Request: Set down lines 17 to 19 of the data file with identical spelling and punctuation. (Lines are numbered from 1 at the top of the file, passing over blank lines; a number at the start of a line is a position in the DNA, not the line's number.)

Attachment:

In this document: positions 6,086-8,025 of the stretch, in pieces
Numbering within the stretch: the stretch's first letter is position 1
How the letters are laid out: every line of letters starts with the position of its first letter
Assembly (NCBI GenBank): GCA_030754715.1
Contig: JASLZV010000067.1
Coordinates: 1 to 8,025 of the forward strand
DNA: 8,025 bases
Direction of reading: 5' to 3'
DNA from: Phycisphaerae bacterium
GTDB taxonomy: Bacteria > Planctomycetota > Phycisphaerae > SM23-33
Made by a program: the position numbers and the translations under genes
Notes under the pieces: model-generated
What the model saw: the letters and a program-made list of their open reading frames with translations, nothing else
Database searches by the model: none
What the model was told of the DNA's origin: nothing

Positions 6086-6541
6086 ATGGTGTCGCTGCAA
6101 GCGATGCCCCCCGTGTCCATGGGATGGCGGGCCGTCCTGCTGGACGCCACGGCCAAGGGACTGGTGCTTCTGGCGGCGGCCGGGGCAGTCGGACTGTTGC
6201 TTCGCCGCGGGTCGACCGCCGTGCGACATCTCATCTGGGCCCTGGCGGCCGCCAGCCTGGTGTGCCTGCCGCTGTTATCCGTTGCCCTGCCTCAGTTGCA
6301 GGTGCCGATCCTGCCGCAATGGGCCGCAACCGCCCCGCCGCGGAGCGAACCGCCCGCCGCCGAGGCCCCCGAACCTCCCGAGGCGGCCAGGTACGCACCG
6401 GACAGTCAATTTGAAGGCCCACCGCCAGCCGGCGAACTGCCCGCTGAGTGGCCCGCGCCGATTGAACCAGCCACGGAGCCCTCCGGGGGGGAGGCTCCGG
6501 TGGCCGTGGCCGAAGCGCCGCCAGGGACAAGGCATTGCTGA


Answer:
6086 ATGGTGTCGCTGCAA
6101 GCGATGCCCCCCGTGTCCATGGGATGGCGGGCCGTCCTGCTGGACGCCACGGCCAAGGGACTGGTGCTTCTGGCGGCGGCCGGGGCAGTCGGACTGTTGC
6201 TTCGCCGCGGGTCGACCGCCGTGCGACATCTCATCTGGGCCCTGGCGGCCGCCAGCCTGGTGTGCCTGCCGCTGTTATCCGTTGCCCTGCCTCAGTTGCA